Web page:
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February 06, 2018

Surprising Things that Lower Your Risk Factors for Dementia

We've all heard the tips about remaining active, getting necessary screenings and eating well to complement brain health, but have you heard more other, more surprising tips that help to lower your risk of dementia – like, for example, being married? This post will look share some of these more surprising findings.

These surprising things could lower your risk factors for dementia

First, yes. Being married is linked to a decreased risk of dementia. Researchers reviewed data from 15 different studies that explored dementia and marital status, and they discovered that people who never marry have a 42% higher risk of developing dementia when compared to married couples. People who are widowed have a 20% higher chance, when compared to those who are married. Interestingly enough, researchers did not discover that people who are divorced have a different level of risk than those still married.

Experts involved in this research believe the protective effect of marriage most likely occurs because married people live a healthier lifestyle, generally speaking, and have more social interaction because of having a spouse. You can find more information about this study at AARP.org.

An article published in the New York Times shows a different risk factor: women with high blood pressure in their 40s have a higher risk of dementia in later years. A study, which began in 1964, collected health and lifestyle data on 5,646 men and women aged 30 to 35. Data was also collected when participants were in their 40s. In the period between 1996 to 2015, 532 were diagnosed with a form of dementia. Researchers then delved into which participants did, and their associated data.

Women who had high blood pressure in their 30s did not demonstrate a higher dementia risk, but those who experienced hypertension at the average age of 44 had a 68% higher risk, even when researchers adjusted for other risk factors. And, although high blood pressure in men was not a factor in their 30s and 40s, it does appear to be a risk factor for men in their 50s. The bottom line, the senior author of the study shared, is that “brain health is a lifelong issue . . . What you do in young adulthood matters for your brain in old age.”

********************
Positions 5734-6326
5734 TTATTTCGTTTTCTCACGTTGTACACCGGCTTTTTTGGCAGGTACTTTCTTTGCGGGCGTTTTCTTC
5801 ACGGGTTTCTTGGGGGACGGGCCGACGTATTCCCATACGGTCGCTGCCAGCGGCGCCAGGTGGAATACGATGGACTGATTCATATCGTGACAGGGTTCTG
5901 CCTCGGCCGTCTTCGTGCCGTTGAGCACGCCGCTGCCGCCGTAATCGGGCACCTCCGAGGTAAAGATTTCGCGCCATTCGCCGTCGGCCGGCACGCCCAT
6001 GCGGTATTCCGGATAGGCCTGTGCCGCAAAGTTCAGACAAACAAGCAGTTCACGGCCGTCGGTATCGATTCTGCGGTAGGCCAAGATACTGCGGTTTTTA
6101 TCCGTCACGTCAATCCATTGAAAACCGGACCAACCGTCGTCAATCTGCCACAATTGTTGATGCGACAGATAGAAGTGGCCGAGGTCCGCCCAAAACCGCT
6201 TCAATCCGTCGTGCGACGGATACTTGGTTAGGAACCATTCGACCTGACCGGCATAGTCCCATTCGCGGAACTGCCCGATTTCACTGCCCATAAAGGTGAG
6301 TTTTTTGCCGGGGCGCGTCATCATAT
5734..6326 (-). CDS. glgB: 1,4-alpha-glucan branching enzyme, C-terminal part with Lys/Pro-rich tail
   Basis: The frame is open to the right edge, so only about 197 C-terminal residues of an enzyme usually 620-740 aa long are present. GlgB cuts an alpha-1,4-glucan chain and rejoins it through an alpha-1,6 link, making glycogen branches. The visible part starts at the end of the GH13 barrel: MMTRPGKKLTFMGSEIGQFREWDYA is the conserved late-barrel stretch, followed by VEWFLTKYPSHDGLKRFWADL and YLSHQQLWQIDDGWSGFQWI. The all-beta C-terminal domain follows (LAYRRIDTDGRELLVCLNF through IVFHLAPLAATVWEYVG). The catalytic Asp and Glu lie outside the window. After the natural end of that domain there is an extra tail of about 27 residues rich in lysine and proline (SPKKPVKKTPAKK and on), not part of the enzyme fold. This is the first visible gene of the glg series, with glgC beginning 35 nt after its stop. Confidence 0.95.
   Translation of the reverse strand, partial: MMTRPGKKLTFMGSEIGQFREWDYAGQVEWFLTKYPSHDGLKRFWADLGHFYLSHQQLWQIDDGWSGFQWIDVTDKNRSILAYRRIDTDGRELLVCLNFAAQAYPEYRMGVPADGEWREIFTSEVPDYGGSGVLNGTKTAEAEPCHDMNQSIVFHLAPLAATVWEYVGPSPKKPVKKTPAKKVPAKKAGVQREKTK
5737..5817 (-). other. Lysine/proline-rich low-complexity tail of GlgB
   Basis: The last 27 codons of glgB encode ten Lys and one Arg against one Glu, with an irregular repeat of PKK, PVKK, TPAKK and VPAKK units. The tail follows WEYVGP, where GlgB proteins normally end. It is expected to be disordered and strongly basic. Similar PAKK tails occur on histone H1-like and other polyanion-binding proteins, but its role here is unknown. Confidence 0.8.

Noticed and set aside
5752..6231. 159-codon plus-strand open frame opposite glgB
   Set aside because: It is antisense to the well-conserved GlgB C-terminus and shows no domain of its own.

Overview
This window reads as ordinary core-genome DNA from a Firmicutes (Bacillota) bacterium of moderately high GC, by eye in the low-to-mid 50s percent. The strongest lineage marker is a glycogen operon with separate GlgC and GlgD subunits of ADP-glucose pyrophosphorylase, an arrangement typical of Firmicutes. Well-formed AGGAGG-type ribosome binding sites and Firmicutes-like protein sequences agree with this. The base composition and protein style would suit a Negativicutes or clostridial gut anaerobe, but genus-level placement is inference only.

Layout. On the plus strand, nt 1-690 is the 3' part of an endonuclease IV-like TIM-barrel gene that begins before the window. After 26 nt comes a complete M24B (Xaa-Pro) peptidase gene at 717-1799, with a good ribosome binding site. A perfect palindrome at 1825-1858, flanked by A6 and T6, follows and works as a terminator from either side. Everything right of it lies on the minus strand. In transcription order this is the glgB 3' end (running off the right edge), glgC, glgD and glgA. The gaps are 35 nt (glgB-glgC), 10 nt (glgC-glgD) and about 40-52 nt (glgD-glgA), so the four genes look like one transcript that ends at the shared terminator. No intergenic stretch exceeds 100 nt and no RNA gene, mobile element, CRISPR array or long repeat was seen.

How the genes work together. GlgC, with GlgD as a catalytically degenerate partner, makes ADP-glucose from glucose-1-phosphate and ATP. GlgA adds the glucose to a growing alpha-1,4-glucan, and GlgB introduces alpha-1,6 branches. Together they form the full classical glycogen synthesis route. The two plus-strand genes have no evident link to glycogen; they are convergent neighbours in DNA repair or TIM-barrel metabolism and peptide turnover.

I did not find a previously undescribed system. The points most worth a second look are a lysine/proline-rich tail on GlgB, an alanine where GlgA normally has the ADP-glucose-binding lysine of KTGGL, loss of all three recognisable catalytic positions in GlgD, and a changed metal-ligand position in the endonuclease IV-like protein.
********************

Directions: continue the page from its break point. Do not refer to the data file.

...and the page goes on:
Another AARP article recently reported on a linkage between dementia and artificial sweeteners, such as those used in diet drinks. This ten-year study indicated that people who drank at least one drink daily with artificial sweeteners were almost three times as likely to develop dementia than those who drank less than one such drink weekly. This data held true even when adjusting for other risk factors.

Dementia Risk: The Good News

ScientificAmerican.com shares a summary of studies that indicates how dementia risk among older adults in some high-income countries is decreasing. In fact, in these countries, dementia development has been steadily dropping now for 25 years. Some experts believe this “could lend credence to staying mentally engaged and taking cholesterol-lowering drugs as preventive measures.”

The article looks at the studies in some depth and interpretations of data are not always clear-cut. But, the text concludes, “Even if it is only a start of a trend, the likelihood of your getting dementia is getting smaller” – and that’s good news, indeed.

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